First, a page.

Title

The Imported Church: European Ideas and Russian Religion in the Second Half of the Seventeenth Century. The Case of the Eucharistic Controversy (1685-1690).

Date of Award

Spring 2021

Document Type

Dissertation

Degree Name

Doctor of Philosophy (PhD)

Department

History

First Advisor

Bushkovitch, Paul

Abstract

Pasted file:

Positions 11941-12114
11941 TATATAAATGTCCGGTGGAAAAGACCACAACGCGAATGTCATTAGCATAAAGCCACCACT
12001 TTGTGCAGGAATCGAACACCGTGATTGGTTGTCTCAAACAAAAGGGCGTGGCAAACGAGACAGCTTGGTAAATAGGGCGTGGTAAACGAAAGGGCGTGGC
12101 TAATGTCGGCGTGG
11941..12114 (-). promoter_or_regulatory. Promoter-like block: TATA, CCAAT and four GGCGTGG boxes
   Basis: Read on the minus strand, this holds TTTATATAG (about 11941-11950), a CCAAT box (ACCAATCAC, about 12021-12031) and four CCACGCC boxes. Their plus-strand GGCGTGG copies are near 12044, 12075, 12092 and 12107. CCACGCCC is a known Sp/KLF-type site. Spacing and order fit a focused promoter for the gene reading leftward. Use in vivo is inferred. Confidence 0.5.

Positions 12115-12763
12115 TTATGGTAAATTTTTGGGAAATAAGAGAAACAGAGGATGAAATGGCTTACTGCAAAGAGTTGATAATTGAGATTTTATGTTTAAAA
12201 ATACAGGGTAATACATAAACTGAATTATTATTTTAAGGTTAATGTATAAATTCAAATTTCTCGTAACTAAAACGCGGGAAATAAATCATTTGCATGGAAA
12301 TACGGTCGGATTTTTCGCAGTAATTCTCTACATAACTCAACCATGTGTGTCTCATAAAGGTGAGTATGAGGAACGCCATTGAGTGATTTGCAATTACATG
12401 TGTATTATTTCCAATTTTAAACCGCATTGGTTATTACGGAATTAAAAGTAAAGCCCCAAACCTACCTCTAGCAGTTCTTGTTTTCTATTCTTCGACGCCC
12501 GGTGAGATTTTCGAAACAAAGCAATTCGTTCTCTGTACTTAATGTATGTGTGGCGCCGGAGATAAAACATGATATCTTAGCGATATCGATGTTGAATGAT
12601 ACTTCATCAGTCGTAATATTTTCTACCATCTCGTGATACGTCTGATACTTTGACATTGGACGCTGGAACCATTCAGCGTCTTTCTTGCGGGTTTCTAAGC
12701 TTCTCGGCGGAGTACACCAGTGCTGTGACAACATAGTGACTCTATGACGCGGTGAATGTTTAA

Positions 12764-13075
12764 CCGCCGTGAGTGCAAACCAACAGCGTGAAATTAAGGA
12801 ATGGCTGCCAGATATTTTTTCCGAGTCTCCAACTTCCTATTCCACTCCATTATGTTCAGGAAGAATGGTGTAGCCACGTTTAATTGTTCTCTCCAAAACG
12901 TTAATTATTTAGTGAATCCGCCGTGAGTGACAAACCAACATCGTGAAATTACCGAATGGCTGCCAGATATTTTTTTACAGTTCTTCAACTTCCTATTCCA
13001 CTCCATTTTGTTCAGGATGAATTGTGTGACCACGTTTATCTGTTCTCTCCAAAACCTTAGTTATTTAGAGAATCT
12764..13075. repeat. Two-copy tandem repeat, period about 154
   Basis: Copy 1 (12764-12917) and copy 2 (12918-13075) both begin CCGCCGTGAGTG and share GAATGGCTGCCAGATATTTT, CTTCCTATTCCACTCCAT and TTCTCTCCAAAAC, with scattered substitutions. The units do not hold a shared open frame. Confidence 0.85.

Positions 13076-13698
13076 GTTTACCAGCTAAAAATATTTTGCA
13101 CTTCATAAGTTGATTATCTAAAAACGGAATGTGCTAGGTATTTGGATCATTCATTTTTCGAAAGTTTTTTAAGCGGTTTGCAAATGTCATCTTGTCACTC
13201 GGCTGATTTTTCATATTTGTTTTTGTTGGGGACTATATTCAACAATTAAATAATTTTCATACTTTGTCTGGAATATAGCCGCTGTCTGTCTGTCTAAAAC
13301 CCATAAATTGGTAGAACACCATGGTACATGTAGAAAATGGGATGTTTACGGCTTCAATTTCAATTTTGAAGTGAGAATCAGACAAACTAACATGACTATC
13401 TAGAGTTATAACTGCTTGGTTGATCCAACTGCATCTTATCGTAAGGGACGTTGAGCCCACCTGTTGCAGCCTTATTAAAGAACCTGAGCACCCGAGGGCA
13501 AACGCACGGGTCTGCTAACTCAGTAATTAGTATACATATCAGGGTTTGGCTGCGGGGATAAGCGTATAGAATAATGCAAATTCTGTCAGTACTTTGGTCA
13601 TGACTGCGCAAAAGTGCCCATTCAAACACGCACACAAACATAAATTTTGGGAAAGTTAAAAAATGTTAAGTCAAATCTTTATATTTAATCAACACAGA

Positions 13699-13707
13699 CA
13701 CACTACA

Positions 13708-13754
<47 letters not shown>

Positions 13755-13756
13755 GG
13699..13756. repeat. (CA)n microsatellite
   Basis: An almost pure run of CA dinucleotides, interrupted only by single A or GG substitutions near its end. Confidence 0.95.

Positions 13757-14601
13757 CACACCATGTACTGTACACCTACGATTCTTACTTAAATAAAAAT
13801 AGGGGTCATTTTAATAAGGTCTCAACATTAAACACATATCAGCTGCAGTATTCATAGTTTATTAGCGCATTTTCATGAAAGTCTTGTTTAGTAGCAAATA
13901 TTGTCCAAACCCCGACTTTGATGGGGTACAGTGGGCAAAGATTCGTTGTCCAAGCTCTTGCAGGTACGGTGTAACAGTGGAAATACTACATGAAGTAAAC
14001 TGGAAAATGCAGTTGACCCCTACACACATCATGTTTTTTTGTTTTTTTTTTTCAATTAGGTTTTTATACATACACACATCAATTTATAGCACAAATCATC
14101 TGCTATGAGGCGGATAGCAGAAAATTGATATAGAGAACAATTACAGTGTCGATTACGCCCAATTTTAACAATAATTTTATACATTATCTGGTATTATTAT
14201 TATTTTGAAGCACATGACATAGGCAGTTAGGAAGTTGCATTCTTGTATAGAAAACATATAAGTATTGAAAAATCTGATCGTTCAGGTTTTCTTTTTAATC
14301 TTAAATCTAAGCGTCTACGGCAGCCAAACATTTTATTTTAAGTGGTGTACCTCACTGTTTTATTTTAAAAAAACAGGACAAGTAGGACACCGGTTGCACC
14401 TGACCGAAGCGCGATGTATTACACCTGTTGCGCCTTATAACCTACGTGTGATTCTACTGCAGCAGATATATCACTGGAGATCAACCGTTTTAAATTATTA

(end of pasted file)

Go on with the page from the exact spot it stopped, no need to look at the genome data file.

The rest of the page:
This dissertation offers a new interpretation of the intellectual development of the Russian Orthodox Church at the end of the seventeenth century. Through a close analysis of the thousand-page polemic, The Shield of Faith, my research offers the first historical evaluation of the Russo-Ukrainian polemical correspondence on the Eucharist (1688-1690) in the context of broader European intellectual trends. It argues that the Russian Orthodox Church followed European trends in justifying theological practices and carrying out scholarly debates. In line with new European intellectual fashions of the 17th century, the Russian Orthodox Church appealed to late Byzantine sources, employed Western editions of the Holy Fathers, repurposed polemical books from the Polish-Lithuanian Commonwealth, and followed the norms and conventions of the Western European polemical debates. These findings challenge the dominant scholarly interpretation, according to which the Russian Orthodox Church was always “medieval” and as such followed the unbroken tradition of Byzantine texts. In addition to drawing close attention to texts, my research provides a fresh outlook on the interpersonal relations of disputing parties. Contrary to nineteenth-century scholarship that viewed the Eucharistic dispute as an example of civilizational strife either between the Western and Greek-Byzantine cultures or between more abstract ideas of progress and tradition, my account offers a political rather than “civilizational” approach to the Eucharistic dispute. I argue that the Eucharistic conflict was not about the course of cultural development in Russia: progressive versus traditional, Greek versus Latin-oriented, Western versus native. Rather, at the heart of the conflict lay the question of subordination, control, and personal prestige. By re-situating the emphasis from cultural to political, this research bypasses the limitations of the nineteenth-century interpretative schemes. Through a close textual analysis, The Imported Church shows that the key texts of the Russian Orthodox Church were rarely Russian in origin. The Russian Church coopted texts of late Byzantine origin, texts produced by Ukrainians and Belorusians, and texts produced by Catholics and Protestants in the West. Each chapter of my project tackles a new segment of sources – Greek, Western European, and Ukrainian – which when taken together comprise what is called the Russian Orthodox Tradition. Thus, my research offers a new perspective on the Russian Church as an “imported church” – the Church in which “tradition” was essentially a conglomerate of foreign texts that were adapted to local Russian needs. This emphasis on “imported” offers a new narrative through which to rethink the representation of the Russian Church as a national Church and the foundation of “Russianness.” The dissertation demonstrates that changes in the Russian Orthodox Church were fostered by a close encounter with the Ukrainian Orthodox Church. Having faced a legitimate and sophisticated Ukrainian Church in the shared confines of one state, the Russian Orthodox Church was forced to adopt the scholastic culture of the Ukrainian Church and simultaneously fight for the right to establish control over the dissemination of knowledge. This close encounter with the Ukrainian Church not only changed the Russian Church from within but also made the Russian Church more aware of its own distinctiveness and theology. The active intellectual production and accompanying reforms in the Russian Church indicate growing political emancipation of the Russian Church from the secular elites. My dissertation reconstructs the intellectual profile of the Russian and Ukrainian Orthodox Churches. The first chapter establishes the key historical background and reevaluates the relationship between the main participants of the Eucharistic debates. The second chapter analyzes the use of texts associated with the Eucharistic debates in the Council of Florence (1431-1449) and the Council of Brest (1596). It argues that the Russian and Ukrainian Churches appropriated the post-Reformation scholarship available to them at the time instead of drawing on the medieval heritage, as they claimed. This complicates existing historical narratives of an unbroken continuity from the medieval past through to the 17th century. The third chapter analyzes the polemical use of the Greek Church Fathers and demonstrates that these religious polemics fueled new translations into Church Slavonic. This signifies that the Slavic canon of the patristic texts was still under construction well into the seventeenth century. The fourth chapter examines the use of Catholic scholastic theologians in the Eucharistic debates. It reveals that although the Russian Church claimed to be immutable, it adopted Catholic authors for immediate polemical use. Taken together, my research shows that the Eucharistic debates are an important lens through which to understand the role of Slavic, Greek, and Latin traditions, and the relationship between manuscripts and printed books in the context of post-Reformation developments in Eastern Europe.

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